Go from Chaos to Calm in Three Simple Steps
You’ve no doubt noticed your toddler has a looooot of BIG feelings, many of which seem to make little sense (read: absolutely no freaking sense). And those feelings often result in some of the most epic meltdowns the world has ever seen.
- Like the time they full-on sobbed because you gave them the blueberries they ASKED for.
- Or the time they threw a fit because you gave them the wrong green cup. Even though you only own ONE green cup, and they pointed directly at it when they asked you for it.
- Or the time they flailed and wailed about wanting to go outside, when you were.already.outside.
Yeahhh. Sounds familiar. And the next thing you know, you’re looking around wondering if you’re on some hidden camera show, because how is this even real life right now? And also: What the F are you supposed to do about it?
Ooooh, we feel you. We’ve been there a time or two (or 22,000) ourselves. Here’s the good news: No matter how perplexing they seem, tantrums (and your feelings about them) are completely normal. In fact, they’re 100% biologically healthy—and mean your kiddo’s development is RIGHT ON TRACK. Their brains haven’t yet developed the networks that help them manage emotions and express themselves with language, which is exactly why you see them wailing and flailing when upset.
We get how “tantrums are normal” may not feel like good news. So peep this, instead: You don’t have to feel helpless in the face of a meltdown. While it may seem like your only options are to a) give in or b) grit your teeth and wait it out, there’s actually a third, and much more effective, way to deal.
You’re about to learn three simple steps to help dial down the intensity of your toddler’s tantrums and give you the confidence to handle whatever they throw at you… sometimes literally.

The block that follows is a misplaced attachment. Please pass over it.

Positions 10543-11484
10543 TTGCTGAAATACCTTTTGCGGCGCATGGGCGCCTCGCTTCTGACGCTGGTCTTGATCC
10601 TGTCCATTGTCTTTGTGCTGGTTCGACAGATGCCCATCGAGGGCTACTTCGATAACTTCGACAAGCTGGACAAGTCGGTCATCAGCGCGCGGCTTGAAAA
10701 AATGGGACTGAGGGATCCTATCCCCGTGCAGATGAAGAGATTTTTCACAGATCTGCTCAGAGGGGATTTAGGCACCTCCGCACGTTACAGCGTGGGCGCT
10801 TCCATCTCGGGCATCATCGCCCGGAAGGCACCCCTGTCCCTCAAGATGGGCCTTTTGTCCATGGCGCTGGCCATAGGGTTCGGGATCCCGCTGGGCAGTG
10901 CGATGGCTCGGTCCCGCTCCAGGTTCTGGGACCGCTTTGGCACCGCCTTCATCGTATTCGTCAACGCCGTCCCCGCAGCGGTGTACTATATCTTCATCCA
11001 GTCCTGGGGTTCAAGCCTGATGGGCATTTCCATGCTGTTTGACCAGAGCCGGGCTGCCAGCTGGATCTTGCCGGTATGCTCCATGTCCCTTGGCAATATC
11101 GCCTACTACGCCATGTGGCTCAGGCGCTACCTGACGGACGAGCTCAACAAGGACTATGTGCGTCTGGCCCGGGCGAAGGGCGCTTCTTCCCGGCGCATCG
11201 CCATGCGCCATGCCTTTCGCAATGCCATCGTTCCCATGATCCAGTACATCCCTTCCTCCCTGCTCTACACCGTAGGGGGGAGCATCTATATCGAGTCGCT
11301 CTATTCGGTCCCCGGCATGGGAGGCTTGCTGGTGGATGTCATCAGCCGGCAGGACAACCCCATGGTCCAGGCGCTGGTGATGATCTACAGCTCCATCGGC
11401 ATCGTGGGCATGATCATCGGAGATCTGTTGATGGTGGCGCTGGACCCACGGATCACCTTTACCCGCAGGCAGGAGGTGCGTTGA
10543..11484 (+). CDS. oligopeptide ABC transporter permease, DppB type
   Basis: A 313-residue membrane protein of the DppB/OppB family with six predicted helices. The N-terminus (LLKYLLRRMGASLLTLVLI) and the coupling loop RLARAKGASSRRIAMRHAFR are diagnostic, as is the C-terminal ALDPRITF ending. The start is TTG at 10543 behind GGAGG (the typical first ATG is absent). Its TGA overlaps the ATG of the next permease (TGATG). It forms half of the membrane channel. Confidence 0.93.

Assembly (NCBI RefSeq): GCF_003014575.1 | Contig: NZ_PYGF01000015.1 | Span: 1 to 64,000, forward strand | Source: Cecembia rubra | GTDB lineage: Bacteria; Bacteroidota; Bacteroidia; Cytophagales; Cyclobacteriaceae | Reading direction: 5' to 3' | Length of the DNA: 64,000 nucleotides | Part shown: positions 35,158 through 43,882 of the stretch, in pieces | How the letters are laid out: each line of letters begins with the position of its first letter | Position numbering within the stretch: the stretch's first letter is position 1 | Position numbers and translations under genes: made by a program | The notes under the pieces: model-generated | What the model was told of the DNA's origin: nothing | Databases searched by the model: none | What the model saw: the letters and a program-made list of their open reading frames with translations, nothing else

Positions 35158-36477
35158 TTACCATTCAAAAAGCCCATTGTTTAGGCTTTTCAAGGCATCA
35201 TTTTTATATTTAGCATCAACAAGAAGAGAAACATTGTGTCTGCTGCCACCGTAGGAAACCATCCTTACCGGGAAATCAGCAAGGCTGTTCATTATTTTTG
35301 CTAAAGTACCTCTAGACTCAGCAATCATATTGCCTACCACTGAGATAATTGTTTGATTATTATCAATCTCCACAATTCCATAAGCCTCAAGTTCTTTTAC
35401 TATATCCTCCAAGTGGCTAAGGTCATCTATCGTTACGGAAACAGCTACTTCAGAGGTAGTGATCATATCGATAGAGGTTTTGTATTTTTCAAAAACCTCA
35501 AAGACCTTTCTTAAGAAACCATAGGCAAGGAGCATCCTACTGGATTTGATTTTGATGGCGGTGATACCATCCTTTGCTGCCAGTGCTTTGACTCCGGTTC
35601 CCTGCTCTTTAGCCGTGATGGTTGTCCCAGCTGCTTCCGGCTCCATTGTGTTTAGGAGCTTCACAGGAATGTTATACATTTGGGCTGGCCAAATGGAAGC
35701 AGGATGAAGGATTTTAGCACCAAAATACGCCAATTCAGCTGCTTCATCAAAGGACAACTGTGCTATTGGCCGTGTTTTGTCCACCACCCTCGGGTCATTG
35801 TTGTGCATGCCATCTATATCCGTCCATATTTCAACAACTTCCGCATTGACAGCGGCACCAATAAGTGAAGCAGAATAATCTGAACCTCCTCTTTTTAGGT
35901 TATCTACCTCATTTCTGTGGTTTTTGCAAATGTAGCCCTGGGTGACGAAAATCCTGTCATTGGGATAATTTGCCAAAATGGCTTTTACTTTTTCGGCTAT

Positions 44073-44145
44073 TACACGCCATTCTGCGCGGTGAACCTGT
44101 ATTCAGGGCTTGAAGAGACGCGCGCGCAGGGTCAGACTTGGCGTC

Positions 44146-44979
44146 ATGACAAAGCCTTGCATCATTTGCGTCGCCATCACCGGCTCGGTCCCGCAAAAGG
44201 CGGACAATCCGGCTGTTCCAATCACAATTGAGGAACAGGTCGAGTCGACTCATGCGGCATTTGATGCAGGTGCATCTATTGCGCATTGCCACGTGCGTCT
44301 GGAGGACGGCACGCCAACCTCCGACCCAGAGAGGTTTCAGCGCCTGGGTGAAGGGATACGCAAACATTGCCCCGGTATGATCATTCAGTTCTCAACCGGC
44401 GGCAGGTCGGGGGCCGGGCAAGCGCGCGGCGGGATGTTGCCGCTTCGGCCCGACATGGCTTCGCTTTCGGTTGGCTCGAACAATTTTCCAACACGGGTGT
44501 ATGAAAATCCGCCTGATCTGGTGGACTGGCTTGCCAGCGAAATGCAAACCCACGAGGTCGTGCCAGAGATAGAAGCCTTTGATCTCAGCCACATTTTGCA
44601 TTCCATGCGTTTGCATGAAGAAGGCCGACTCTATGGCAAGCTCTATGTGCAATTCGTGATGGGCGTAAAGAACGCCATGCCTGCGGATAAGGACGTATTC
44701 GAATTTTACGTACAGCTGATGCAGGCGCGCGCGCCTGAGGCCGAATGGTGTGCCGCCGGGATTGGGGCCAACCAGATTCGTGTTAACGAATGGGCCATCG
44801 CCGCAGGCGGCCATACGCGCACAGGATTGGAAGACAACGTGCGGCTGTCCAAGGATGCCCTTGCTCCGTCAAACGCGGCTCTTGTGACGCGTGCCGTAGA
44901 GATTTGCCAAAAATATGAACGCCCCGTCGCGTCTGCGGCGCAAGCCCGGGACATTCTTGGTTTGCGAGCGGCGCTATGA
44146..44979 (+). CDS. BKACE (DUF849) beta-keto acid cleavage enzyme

Tantrum-Taming Step #1: Allow the Feels
Here’s the scoop: Toddlers don’t know how to talk out their BIG feelings, so they tantrum them out instead. Our job as parents is to help them learn to express those feelings and cope with them in healthy ways.
So, don’t spend a single second trying to figure out WHY they’re melting down (the world may never know), and instead, allow the feelings fueling it.
Wait. Hold up. Did we just say you should allow the tantrum?
Nope, we didn’t. You’re going to allow the feelings, which is different than being cool with the behavior. We know it’s a bit of a paradigm shift, but we promise it’s backed by science and years of experience working with toddlers like yours.
Allowing or “okaying” the feelings has a calming effect on your child because it makes them feel seen and heard.
We can bet you’ve experienced this yourself. Think back to the last time you were BEYOND fired up about something… maybe you had a horrible day at work or you were home with the kiddos by yourself all dang day and you are BEYOND DONE. And your partner or boss or bestie showed up, asked you what’s wrong, and after you word-vomited all over them, they looked you in the eye and said, “I don’t know why you’re so upset. It’s not a big deal. You should just get over it.”
OOOOOOF!!! That didn’t help the situation at ALL, did it? In fact, you likely felt MORE keyed up and MORE upset and MORE, well, MELTDOWN-ISH, right?
But if they had looked at you and said, “Wow, I hear how frustrated you are. It’s totally okay to be upset”—well, your shoulders would’ve relaxed and your blood pressure would’ve dropped a tiny bit, right?
It works the exact same way with your kiddo. You’re going to use the magic phrases “I see” and “I hear” to help them handle their feelings.
It might sound like this:
- I hear you’re frustrated because you don’t want to take a nap. It’s so tough, because you want to keep playing.
- I can see you’re upset about the green bowl. You feel sad, and it’s OK to feel sad.
- It’s time to close the iPad now. I know you’re disappointed… it can be so hard turning it off. I hear you want to watch another show.
No matter the scenario, you’re going to calmly verbalize what’s happening, see them, and okay the feeling.
Now we know this seems a little (or a lot) touchy-feely—especially to those who weren’t raised in feelings-friendly homes (us included). We talk a lot about the research behind allowing the feels in our course Winning the Toddler Stage, but here’s the TL;DR: